….. yet again
We are currently in the last stages of recovering the final ocean-bottom seismographs (OBSs) that we have on the seabed. We recovered four out of the final 14 deployed for the last seismic profile overnight while Autosub was conducting its current mission, and once Autosub is recovered this evening, we recommence the recoveries and hopefully collect six more before Autosub is ready to be deployed for what might well be its final mission.
So what did we record during the last profile – Profile R – during which we also towed the multichannel streamer as well as shooting into the OBS on the seabed.
Here is a data plot from OBS 69 which shows it heard our shots, with signals travelling through the subsurface for at least 55 km away from its position, and it also heard the signal travelling through the water column direct to the instruments for over 100 km. How far is 55 km and 110 km away from where you are? In the case of 55 km, that’s something like Manchester to Sheffield (in the UK for our overseas readers).
As mentioned above we also towed the streamer and measured the same singals bouncing off the interfaces between layers of different density and imaged, for the first time this trip, accumulated sediment in the troughs between the lumps in the surface of the oceanic crust. Our latest profile was oriented north-south and also crossed a fracture zone which is a lateral “tear” between two parts of the was plate to accommodate plate motion on a spherical Earth. There is even sediment in the base of that.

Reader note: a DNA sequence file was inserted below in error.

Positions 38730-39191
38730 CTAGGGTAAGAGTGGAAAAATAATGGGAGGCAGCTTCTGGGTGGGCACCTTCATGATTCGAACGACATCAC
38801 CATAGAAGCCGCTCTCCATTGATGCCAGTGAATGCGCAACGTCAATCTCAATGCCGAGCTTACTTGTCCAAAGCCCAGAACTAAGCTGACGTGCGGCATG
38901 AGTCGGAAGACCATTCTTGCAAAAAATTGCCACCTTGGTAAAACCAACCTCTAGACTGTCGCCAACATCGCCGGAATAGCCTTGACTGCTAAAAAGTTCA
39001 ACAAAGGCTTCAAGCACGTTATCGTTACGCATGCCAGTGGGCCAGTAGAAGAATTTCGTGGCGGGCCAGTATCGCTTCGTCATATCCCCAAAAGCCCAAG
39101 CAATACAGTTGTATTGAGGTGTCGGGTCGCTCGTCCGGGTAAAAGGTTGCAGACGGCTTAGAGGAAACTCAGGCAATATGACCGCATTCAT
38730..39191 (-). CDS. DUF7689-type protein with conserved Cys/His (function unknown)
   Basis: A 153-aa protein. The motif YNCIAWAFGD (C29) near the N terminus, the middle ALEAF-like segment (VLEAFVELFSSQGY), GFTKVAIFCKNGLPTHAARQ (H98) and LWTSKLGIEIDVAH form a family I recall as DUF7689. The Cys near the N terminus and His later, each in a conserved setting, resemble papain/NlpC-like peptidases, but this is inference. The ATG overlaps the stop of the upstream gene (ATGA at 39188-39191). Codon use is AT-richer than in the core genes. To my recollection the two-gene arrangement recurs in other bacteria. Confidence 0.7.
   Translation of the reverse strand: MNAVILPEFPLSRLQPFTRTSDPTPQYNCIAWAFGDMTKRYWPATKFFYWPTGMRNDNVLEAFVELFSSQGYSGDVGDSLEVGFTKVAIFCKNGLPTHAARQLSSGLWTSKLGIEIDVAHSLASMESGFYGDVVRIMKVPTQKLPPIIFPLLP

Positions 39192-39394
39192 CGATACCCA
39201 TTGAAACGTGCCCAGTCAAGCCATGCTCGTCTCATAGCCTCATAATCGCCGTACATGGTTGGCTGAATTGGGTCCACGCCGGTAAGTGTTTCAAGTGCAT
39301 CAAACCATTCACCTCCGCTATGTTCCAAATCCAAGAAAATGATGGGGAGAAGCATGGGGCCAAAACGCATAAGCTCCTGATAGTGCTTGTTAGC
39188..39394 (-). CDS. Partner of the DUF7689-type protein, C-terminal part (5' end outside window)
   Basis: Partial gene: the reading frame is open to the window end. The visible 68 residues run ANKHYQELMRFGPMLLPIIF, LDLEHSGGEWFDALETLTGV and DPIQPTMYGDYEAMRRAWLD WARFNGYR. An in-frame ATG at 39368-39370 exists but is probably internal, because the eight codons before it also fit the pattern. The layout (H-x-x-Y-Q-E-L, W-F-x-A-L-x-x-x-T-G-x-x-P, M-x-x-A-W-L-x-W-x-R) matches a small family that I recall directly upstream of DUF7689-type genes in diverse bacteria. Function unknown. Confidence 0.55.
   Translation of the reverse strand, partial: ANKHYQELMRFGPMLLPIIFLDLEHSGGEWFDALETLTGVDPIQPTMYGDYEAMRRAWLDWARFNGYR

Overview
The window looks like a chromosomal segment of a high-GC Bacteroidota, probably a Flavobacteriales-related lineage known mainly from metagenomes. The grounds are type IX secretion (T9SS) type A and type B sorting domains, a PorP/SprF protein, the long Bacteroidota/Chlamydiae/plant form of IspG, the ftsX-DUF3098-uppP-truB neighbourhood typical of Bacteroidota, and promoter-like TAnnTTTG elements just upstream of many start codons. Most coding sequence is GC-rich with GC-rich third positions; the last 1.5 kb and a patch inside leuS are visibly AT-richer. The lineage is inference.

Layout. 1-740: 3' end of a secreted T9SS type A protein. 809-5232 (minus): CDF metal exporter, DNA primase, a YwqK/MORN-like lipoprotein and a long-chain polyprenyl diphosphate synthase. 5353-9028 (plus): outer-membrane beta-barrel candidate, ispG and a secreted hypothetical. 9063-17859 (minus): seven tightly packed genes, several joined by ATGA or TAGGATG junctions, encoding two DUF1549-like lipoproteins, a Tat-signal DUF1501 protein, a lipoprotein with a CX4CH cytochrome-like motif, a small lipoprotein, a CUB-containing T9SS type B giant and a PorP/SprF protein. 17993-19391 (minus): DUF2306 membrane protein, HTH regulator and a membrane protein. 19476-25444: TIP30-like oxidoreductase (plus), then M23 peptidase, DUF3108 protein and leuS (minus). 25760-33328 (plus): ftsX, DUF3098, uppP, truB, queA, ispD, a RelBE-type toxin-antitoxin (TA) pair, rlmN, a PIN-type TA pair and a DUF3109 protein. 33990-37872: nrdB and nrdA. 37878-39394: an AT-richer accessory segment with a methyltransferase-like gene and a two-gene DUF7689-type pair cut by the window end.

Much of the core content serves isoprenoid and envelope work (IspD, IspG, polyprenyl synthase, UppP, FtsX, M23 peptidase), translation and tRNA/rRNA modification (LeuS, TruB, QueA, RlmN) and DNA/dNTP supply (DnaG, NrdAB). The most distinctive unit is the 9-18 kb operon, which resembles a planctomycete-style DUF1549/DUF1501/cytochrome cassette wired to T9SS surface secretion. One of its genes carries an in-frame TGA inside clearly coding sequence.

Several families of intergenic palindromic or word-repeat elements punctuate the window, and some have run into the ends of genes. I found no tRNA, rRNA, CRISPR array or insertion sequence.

So on the left hand side of the plot above is ~4 million year old oceanic crust with its sediment ponds, the fracture zone lies in the steep gully between the large lumps in the basement, and the very young crust of our work area lies to the right hand side.
And yes we really did deploy OBSs onto the tops of these lumps – the vertical stretching (known as vertical exaggeration) of these kinds of plots makes it look far worse that it actually is – really!
Here are some zoom-ins showing the fracture zone, with an interesting lump in the bottom.
During the trials period before this experiment we also acquired a profile over old oceanic crust near the Canaries. This appeared on an earlier blog, but to remind you what the profile here will look like in about 120 million years time, after which a lot of sediment will have had a chance to accumulate, here is that again.
So for us its four instruments in, 10 still to go, and then we are off to Port of Spain in Trinidad and the experiment will be over. All that will be left to do then is pack up our equipment on the vessel during the transit to port, and then stow it into our 20’ sea freight containers for the long journey back to the UK, once we can get those off one of the upper decks on the RRS James Cook where they have been stored for the duration of the experiment. We can only do that with the ship’s crane in port!